Danny Hewitt, 23 of Third Avenue, Westminster, was sentenced to an 18-month community order, 250 hours of unpaid work and a 25 day rehabilitation activity requirement. He was also ordered to pay £775 court costs and a £95 victim surcharge at Westminster Magistrates’ Court on Tuesday, 5 January.
He was found guilty at the same court on Monday, 7 December.
The court heard how on Sunday, 3 May, at approximately 01:20hrs, police were called to the Royal Oak Station underpass, W12, by a rail worker who reported that a male was trespassing.
The witness soon realised the man was attempting to climb over the wall to retrieve his phone, which he believed was thrown by his ex-girlfriend during an argument.
The witness challenged the man and warned him that he was trespassing.
The man told the worker not to get involved and became visibly angry.
After calling the police to report the incident, the rail worker returned to his office to begin an incident report. At this point, he heard screaming and shouting between the man and woman.
The witness decided to investigate and was joined by a second rail worker.
They saw a woman on the floor calling out for help and called police for a second time.
Upon arrival, officers were told by the two witnesses that they saw the man standing over the victim, kicking, punching and kneeing her.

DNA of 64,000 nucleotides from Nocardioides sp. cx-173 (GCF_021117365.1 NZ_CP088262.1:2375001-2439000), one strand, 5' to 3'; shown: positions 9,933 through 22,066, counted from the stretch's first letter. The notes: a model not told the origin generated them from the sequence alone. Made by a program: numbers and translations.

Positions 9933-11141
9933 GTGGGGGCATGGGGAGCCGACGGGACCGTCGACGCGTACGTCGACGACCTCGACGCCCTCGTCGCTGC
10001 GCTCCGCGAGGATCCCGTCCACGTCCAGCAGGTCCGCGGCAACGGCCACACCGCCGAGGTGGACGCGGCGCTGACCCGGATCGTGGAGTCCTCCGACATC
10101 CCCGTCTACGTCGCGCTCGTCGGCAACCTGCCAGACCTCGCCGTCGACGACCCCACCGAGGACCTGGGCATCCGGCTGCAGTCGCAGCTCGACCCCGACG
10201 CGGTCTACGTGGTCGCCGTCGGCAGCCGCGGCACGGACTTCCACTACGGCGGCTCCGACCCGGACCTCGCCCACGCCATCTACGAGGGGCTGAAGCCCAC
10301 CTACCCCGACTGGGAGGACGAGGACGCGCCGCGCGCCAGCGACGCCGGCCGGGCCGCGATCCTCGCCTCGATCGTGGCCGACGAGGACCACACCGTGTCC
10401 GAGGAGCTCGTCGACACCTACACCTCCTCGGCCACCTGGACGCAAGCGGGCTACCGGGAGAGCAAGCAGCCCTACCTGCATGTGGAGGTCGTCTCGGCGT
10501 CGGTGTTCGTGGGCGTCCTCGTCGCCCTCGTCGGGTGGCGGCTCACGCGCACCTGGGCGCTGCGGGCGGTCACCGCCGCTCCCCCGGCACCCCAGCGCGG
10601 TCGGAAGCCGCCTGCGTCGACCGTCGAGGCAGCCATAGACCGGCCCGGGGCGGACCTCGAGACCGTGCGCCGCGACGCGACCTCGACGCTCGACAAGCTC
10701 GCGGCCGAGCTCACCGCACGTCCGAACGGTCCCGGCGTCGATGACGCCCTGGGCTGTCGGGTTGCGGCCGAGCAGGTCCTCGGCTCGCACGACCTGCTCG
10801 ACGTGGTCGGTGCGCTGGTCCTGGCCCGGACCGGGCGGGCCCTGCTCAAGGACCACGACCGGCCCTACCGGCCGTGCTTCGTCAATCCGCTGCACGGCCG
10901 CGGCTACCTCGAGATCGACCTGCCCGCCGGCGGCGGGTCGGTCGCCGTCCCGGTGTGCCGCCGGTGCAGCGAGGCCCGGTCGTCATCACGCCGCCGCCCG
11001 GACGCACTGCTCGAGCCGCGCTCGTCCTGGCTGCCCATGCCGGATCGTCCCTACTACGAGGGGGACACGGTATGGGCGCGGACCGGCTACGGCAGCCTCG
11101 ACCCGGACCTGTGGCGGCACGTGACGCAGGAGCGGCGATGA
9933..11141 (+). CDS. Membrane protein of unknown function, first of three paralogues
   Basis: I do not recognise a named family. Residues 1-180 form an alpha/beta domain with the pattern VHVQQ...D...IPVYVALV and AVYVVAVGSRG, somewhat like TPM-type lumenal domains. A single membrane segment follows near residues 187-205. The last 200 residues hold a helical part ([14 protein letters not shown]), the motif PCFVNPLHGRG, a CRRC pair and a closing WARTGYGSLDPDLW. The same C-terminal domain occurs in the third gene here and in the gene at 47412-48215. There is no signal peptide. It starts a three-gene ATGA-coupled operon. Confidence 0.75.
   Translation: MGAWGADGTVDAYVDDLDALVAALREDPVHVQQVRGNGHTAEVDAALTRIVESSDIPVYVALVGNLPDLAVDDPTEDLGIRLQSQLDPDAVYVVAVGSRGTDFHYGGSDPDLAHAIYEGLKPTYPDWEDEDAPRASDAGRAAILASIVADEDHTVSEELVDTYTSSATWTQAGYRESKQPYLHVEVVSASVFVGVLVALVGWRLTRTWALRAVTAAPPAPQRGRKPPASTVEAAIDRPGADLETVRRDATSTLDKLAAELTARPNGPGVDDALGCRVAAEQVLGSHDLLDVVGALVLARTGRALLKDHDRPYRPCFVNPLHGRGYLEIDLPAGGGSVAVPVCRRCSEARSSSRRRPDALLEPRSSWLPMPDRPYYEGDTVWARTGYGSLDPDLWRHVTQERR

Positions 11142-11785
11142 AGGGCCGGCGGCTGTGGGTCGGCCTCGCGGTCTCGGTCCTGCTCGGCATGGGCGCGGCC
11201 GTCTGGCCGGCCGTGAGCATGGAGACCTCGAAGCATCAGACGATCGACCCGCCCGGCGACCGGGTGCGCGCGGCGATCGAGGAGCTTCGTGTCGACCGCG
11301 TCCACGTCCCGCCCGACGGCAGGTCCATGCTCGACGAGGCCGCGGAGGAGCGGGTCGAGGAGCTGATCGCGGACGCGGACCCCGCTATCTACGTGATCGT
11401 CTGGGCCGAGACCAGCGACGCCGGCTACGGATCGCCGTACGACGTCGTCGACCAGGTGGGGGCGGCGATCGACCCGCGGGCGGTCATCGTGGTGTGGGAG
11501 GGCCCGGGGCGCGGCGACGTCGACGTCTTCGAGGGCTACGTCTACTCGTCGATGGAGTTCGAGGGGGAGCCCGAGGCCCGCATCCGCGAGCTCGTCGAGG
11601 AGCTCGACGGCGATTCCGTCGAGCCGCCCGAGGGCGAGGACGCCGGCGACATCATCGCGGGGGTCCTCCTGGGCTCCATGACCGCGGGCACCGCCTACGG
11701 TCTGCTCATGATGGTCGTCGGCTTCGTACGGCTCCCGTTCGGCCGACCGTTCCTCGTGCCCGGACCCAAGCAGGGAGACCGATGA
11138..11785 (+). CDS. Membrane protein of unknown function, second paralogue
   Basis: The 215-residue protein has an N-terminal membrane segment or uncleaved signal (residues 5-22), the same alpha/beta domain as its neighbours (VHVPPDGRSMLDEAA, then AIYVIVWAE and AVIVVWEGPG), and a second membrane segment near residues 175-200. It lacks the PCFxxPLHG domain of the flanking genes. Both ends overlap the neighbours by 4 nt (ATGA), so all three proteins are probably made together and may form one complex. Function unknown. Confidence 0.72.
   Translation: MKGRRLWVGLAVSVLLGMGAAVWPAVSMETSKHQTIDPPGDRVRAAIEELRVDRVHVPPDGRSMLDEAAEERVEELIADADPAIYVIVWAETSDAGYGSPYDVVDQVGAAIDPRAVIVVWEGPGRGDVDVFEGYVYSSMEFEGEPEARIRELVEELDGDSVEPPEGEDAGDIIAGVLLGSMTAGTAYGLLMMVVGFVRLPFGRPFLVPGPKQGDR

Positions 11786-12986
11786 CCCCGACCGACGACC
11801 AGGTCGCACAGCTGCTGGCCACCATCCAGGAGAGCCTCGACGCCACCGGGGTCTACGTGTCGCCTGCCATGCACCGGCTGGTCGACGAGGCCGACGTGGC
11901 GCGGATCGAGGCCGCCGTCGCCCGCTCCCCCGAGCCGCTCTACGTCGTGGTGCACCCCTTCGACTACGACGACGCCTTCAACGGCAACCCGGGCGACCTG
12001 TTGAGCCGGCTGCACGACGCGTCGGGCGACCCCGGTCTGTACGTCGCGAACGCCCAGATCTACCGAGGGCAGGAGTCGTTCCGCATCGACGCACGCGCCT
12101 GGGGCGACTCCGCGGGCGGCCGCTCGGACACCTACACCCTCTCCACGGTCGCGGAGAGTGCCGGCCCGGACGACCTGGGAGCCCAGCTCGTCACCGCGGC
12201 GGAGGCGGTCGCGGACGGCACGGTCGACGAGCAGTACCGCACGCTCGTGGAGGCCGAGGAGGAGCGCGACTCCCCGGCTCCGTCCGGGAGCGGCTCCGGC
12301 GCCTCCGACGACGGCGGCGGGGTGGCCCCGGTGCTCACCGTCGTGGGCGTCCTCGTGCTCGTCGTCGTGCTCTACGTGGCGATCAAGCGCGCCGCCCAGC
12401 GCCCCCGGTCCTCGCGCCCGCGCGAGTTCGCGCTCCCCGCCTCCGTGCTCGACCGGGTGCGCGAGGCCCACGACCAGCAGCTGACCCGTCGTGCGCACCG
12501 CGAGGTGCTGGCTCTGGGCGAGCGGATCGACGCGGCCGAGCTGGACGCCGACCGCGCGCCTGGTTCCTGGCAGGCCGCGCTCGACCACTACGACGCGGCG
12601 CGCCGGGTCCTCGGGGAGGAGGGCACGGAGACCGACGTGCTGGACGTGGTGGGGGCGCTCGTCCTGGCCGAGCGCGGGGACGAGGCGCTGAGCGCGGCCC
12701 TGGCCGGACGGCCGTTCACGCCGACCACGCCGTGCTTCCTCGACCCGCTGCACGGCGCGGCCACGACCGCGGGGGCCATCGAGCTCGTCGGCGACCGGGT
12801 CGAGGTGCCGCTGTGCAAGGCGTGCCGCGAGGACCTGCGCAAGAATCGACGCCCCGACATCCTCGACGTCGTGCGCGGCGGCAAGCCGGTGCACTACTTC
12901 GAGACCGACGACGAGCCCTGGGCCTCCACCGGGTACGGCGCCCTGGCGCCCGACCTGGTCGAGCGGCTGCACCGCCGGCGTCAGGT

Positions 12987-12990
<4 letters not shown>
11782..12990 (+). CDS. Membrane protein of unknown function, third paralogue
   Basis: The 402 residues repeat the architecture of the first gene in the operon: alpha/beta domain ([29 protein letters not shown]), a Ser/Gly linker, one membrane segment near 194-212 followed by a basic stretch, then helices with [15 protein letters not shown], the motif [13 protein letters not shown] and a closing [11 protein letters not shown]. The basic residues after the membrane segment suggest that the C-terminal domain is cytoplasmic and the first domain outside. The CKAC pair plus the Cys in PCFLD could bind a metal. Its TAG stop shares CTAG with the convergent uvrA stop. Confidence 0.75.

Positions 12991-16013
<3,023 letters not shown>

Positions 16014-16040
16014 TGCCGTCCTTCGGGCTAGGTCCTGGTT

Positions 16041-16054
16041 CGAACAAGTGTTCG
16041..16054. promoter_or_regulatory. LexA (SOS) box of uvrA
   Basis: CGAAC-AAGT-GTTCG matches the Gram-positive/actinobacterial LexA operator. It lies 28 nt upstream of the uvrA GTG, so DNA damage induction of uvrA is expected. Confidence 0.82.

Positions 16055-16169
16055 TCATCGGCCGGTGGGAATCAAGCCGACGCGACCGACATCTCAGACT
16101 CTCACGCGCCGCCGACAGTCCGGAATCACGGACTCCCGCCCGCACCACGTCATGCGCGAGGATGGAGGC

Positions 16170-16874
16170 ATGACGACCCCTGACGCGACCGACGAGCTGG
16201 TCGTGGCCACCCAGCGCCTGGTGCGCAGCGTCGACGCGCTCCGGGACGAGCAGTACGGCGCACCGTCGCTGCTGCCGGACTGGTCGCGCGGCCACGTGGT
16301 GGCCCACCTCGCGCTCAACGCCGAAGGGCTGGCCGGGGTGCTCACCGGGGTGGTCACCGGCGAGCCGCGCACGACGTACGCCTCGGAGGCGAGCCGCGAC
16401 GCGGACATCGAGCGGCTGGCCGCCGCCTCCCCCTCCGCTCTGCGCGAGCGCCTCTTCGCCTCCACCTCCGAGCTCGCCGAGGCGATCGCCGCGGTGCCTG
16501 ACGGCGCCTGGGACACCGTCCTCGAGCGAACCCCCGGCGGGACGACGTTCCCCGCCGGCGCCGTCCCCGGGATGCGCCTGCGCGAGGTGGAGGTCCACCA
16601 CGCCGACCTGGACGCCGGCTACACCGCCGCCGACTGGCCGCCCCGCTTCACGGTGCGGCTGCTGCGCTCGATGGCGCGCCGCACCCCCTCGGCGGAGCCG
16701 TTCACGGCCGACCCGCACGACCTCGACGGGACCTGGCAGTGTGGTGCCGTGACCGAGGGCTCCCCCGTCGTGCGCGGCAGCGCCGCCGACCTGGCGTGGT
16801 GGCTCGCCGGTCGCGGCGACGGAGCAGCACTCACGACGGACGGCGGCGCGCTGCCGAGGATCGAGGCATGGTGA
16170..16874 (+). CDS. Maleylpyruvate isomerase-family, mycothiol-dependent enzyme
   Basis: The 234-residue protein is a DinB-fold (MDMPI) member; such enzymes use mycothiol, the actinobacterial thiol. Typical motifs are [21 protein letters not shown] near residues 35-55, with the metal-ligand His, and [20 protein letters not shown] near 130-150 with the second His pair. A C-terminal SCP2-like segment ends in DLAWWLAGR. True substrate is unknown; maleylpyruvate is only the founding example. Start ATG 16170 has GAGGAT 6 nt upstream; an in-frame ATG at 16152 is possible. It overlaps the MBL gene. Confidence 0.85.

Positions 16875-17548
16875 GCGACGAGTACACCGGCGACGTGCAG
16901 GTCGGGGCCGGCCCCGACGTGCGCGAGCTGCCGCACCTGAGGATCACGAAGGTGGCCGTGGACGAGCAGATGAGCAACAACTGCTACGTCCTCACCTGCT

The highly distressed victim was found with a cut to her head and she also mentioned she had hurt her leg.
Hewitt was arrested at 01:51hrs on suspicion of grievous bodily harm and was taken to a central London police station.
He was charged the next day with assault by beating.
Detective Constable Mahmudha Ali, from the Met’s Central West Command Unit, said: “This case highlights how third party reporting has ensured a violent domestic perpetrator can be convicted without evidence being given by the victim.
“I would like to thank the two witnesses in this case for firstly calling the police and preventing further harm coming to the victim and secondly for providing evidence, as without it this case may never have made it to court and justice served.
“I would urge anyone who may be at risk of becoming a victim, or has concerns about a colleague, friend or loved one – please call us we are here for you.”
Victims and third parties can report domestic abuse to a number of agencies and support services:
The 24/7 National Domestic Abuse helpline, which offers support to victims and people affected by domestic abuse, is free to call on 0808 2000 247.
The Respect Phone-line provides confidential advice and support to help perpetrators stop being violent and abusive, and is free to call 0808 8024040